The therapeutic pool at Tidewater Physical Therapy’s First Colonial clinic will feature resistance jets and a submerged treadmill, as well as private dressing rooms close by.
It’s large enough to work with multiple patients at a time, Reed said, yet small enough to control the temperature, which is set several degrees higher than most swimming pools, but cooler than a hot tub.
That’s the benefit of a therapeutic pool, he said.
“The size does matter,” Reed said. “We don’t want the pool to be so vast that we can’t get a handle on the temperature and keep it at optimal therapeutic temps.”
It’s because of the temperature, pressure and buoyancy of the water that “with aquatic therapy comes the opportunity and availability for us to treat several new diagnoses, from athletes recovering from an injury to patients who need to manage chronic pain, such as fibromyalgia, and people who have undergone joint replacements and lumbar surgeries.”
Aquatic therapy can impact the total health and wellness of patients. A patient with chronic pain, for example, is likely not exercising, sleeping well or eating well.
Without a therapy pool, “physical therapists do a lot of soft tissue work – hands on manual therapy – with individuals to get them ready for land based exercises. With aquatic therapy, we still do that hands on therapy, but we are able to get the patient exercising in the pool sooner, building up those muscles, burning calories.”
And when you burn calories, you use energy, start eating, and improving sleep cycles.
“Because I’ve been in practice for almost 40 years, I have a large geriatric patient population,” said Dr. Michael Moro of Independence Family Medicine. “Aquatic therapy for them can be a godsend.”
Especially, Dr. Moro added, for patients with diagnoses like arthritis.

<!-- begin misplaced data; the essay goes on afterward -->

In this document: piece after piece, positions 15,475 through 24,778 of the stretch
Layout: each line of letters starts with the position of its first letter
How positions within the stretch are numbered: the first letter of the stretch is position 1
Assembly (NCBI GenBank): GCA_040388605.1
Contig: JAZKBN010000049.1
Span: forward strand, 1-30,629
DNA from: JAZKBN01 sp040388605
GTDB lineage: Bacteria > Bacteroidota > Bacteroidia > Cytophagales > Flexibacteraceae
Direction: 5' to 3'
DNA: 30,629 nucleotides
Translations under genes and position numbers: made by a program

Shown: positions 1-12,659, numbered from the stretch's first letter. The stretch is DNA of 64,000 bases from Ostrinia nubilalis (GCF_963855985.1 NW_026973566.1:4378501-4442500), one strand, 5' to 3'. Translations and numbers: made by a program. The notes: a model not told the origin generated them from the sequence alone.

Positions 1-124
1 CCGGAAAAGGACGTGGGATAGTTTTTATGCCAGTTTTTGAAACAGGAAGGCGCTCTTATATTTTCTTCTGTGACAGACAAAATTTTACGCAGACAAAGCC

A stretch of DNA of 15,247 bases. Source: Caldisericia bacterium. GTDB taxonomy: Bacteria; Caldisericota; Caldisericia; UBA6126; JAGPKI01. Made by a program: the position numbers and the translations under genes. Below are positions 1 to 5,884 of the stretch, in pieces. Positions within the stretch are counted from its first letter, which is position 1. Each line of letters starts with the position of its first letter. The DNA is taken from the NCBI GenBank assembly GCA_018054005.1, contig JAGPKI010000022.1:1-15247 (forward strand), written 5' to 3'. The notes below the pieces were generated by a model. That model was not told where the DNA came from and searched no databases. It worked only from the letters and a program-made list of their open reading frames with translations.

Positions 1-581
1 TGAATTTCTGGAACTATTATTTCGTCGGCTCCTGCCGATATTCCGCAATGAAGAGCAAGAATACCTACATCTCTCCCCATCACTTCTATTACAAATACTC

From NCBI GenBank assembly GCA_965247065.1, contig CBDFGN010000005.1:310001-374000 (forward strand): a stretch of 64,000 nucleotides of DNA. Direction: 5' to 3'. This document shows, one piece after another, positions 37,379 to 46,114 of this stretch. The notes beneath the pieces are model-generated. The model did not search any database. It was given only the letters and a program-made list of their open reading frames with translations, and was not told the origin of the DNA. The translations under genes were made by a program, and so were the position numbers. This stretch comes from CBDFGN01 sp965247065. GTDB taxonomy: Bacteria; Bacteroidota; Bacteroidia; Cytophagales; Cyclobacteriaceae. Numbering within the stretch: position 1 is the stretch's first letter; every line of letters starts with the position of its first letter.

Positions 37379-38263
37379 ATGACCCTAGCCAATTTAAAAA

“With aquatic therapy, they can increase their muscle strength without trauma on the joints.”
Someone with increased levels of arthritis in their legs or back benefits from aquatic therapy in several ways. The warm water and buoyancy helps soothe patients, which makes them more likely to move through larger ranges of motion than they normally would on land. Over time, the movement in the water helps improve the lubrication of their affected joints, slowing the progression of arthritis and allowing the patient to improve how they can move with less pain.
Returning to an Active Life.
Reed speaks just as passionately about treatment philosophies as he does about the uniqueness of offering aquatic therapy.
It’s not just about the pool or the manual therapy or the prescribed exercises on land or in water, Reed said. It’s about taking those therapies and applying them to a real life goal.
Every patient, Reed said, receives a one-hour evaluation as soon as they arrive at the clinic to set goals and develop treatment plans.
“When a patient is referred to us, we value the importance of status reports and not only helping patients, but also helping their physician see the objective results of their prescribed therapy,” Reed said.
That starts with a thorough evaluation and setting real life, functional goals.
“I have the greatest confidence in (Tidewater) and the way they treat people,” Dr. Moro said. “When you go to your doctor’s office you want to feel like you’re the only person in that room. (Tidewater) treat(s) patients as individuals.”
It’s not just about getting you to be able to lift a 10-pound weight or walk 20 minutes on a treadmill submerged in water. It’s about helping a patient be able to take a gallon of milk out of the refrigerator, or turn to check a blind spot when driving.
“It’s about making real, meaningful progress,” Reed said, “that’s measurable in someone’s life.”
(757) 301-6316 • www.tpti.com